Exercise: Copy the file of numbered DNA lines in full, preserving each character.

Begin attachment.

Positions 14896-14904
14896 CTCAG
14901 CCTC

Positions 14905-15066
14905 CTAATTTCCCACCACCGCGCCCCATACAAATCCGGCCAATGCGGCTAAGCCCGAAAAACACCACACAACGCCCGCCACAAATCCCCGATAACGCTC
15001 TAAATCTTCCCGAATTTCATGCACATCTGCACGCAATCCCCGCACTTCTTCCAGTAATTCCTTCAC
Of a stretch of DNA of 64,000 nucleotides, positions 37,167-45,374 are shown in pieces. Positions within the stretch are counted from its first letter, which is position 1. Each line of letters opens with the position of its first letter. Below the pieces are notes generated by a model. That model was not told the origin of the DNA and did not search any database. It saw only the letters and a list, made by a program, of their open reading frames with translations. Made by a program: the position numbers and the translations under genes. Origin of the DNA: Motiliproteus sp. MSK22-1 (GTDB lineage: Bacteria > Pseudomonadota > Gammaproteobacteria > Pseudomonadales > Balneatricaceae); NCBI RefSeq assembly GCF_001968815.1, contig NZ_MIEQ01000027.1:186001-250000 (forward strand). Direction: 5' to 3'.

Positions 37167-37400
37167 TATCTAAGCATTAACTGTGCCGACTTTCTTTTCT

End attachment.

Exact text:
Positions 14896-14904
14896 CTCAG
14901 CCTC

Positions 14905-15066
14905 CTAATTTCCCACCACCGCGCCCCATACAAATCCGGCCAATGCGGCTAAGCCCGAAAAACACCACACAACGCCCGCCACAAATCCCCGATAACGCTC
15001 TAAATCTTCCCGAATTTCATGCACATCTGCACGCAATCCCCGCACTTCTTCCAGTAATTCCTTCAC
Of a stretch of DNA of 64,000 nucleotides, positions 37,167-45,374 are shown in pieces. Positions within the stretch are counted from its first letter, which is position 1. Each line of letters opens with the position of its first letter. Below the pieces are notes generated by a model. That model was not told the origin of the DNA and did not search any database. It saw only the letters and a list, made by a program, of their open reading frames with translations. Made by a program: the position numbers and the translations under genes. Origin of the DNA: Motiliproteus sp. MSK22-1 (GTDB lineage: Bacteria > Pseudomonadota > Gammaproteobacteria > Pseudomonadales > Balneatricaceae); NCBI RefSeq assembly GCF_001968815.1, contig NZ_MIEQ01000027.1:186001-250000 (forward strand). Direction: 5' to 3'.

Positions 37167-37400
37167 TATCTAAGCATTAACTGTGCCGACTTTCTTTTCT